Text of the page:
On May 11, 1981, Robert Nesta Marley, born on February 6, 1945 on the farm of his maternal grandfather in Nine Mile, Saint Ann Parish, Jamaica to Norval Sinclair Marley and Cedella Booker gave up the ghost. He was aged 36.
After his death, he seems to loom larger than life as his legacy continues to grow. Marley received a state funeral in Jamaica on May 21, 1981 which combined elements of Ethiopian Orthodoxy and Rastafari tradition. On his religious life, Marley was a vegetarian who was affiliated with the Twelve Tribes Mansion. He was in the denomination of the Tribe of Joseph. Shortly before his death, Marley was baptised into Christianity by Archbishop Abuna Yesehaq of the Ethiopian Orthodox church in Kingston, Jamaica on November 4, 1980.
In April 1981 Bob Marley was awarded Jamaica’s third highest honor, the Order of Merit, for his outstanding contribution to his country’s culture.
Marley had a number of children: three with his wife Rita, two adopted from Rita’s previous relationships and several other others with different women.
Irrespective of race, colour, creed, the Bob Marley’s revolutionary yet unifying music, challenging colonialism, racism, and the rest has had profound effects even in country’s where English is not widely spoken.
In August 2008, two artists from Serbia and Croatia , unveiled a statue of Bob Marley during a rock music festival in Serbia; the monument’s inscription read “Bob Marley Fighter for Freedom Armed with A Guitar”.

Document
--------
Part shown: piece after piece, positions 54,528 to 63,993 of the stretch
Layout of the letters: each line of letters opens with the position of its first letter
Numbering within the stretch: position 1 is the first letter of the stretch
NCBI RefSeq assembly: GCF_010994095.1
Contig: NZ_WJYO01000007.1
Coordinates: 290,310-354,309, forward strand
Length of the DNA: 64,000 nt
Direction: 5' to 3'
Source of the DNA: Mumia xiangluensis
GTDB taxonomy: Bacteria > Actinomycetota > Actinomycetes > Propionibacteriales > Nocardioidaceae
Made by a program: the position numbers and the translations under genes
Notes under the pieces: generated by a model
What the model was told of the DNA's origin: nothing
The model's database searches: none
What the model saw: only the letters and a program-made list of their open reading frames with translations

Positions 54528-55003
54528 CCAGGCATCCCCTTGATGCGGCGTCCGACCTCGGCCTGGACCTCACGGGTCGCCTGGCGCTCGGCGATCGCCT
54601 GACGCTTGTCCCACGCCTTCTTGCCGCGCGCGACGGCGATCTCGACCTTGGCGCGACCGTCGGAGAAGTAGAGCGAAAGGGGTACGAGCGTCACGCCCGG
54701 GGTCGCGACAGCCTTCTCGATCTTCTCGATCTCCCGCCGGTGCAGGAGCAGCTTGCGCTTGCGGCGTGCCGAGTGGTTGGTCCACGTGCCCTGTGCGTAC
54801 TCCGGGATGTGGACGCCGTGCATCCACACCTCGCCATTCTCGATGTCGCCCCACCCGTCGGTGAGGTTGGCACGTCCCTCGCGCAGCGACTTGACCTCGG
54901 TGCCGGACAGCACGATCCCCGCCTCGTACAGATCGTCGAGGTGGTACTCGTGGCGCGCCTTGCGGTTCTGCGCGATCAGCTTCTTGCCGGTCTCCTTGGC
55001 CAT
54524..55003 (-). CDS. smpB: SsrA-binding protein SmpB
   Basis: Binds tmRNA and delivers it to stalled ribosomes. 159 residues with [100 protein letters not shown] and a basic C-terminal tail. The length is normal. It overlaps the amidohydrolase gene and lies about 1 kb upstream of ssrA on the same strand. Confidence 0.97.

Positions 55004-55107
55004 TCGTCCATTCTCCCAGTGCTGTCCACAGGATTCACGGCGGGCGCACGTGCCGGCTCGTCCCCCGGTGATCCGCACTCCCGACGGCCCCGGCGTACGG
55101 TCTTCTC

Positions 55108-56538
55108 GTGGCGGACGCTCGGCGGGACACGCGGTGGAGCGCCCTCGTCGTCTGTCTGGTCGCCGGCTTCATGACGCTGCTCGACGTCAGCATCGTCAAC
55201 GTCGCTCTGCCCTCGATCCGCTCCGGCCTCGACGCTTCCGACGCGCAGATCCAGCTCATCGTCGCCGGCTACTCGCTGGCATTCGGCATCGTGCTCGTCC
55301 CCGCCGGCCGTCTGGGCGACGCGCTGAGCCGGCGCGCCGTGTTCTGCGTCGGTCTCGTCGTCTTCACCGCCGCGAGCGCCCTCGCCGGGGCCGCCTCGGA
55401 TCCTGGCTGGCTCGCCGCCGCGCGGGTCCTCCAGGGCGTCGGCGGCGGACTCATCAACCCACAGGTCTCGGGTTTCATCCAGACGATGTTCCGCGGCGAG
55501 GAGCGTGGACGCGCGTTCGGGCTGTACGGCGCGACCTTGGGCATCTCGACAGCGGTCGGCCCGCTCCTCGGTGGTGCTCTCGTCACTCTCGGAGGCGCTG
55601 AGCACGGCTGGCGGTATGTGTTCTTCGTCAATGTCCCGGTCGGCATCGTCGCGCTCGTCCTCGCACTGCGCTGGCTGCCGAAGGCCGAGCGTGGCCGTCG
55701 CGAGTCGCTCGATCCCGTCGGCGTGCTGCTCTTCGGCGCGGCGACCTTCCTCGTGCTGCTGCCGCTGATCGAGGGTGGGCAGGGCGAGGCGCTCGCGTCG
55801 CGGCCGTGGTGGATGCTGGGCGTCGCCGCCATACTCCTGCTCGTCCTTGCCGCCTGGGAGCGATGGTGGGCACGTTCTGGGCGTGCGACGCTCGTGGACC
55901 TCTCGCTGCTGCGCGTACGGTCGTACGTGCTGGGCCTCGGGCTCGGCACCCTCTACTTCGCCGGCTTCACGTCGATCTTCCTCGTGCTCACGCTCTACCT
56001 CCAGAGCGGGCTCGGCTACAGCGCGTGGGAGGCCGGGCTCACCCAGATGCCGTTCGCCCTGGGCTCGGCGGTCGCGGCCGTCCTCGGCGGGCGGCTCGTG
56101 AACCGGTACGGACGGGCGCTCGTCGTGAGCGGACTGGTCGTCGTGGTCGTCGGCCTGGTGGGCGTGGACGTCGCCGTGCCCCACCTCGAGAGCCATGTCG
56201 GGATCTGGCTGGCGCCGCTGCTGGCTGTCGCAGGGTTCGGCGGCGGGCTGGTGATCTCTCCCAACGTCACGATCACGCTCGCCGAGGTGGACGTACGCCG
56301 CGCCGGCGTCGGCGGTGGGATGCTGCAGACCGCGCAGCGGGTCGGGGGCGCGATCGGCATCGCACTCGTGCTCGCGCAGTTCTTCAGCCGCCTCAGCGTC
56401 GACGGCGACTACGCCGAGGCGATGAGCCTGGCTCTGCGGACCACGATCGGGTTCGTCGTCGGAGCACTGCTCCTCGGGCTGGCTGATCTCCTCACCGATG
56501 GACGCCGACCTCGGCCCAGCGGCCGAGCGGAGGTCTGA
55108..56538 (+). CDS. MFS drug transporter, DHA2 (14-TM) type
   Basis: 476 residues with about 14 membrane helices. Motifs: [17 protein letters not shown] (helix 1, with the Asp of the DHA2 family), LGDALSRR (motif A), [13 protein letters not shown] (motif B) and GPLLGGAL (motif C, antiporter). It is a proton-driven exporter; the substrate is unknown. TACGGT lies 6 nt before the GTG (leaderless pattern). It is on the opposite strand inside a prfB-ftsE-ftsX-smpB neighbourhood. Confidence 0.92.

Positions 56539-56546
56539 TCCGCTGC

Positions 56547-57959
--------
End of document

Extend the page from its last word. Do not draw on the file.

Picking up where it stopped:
A statue was inaugurated, next to the national stadium on Arthur Wint Drive in Kingston to commemorate him.
Internationally, Marley’s message also continues to reverberate among various indigenous communities.
The Daily Independent – Nigerian Daily Newspaper – Retrieved May 11, 2014 from: http://dailyindependentnig.com/2014/05/bob-marley-legend-lives/
The book Go Lean…Caribbean serves as a roadmap for the introduction and implementation of the Caribbean Union Trade Federation (CU). This CU strives to advance the Caribbean culture with these 3 prime directives:
- Optimization of the economic engines in order to grow the regional economy to $800 Billion and create 2.2 million new jobs.
- Establishment of a security apparatus to protect the resultant economic engines.
- Improve Caribbean governance.
This roadmap recognizes that a prerequisite for advancing society is a change in the Caribbean community ethos. Early in the book, the contributions that music can make is pronounced as an ethos for the entire region to embrace, (Declaration of Interdependence – DOI – Pages 14) with these statements:
xxxii. Whereas the cultural arts and music of the region are germane to the quality of Caribbean life, and the international appreciation of Caribbean life, the Federation must implement the support systems to teach, encourage, incentivize, monetize and promote the related industries for arts and music in domestic and foreign markets. These endeavors will make the Caribbean a better place to live, work and play.
Bob Marley was the embodiment of all of these above values. He impacted the music, culture and economics of the region. He set a pathway for success for other generations of talented, inspirational and influential artists – musical geniuses – to follow. Other artists of Caribbean heritage are sure to emerge and “rock the world”; we are hereby “banking” on it, with these CU preparations (DOI – Page 13):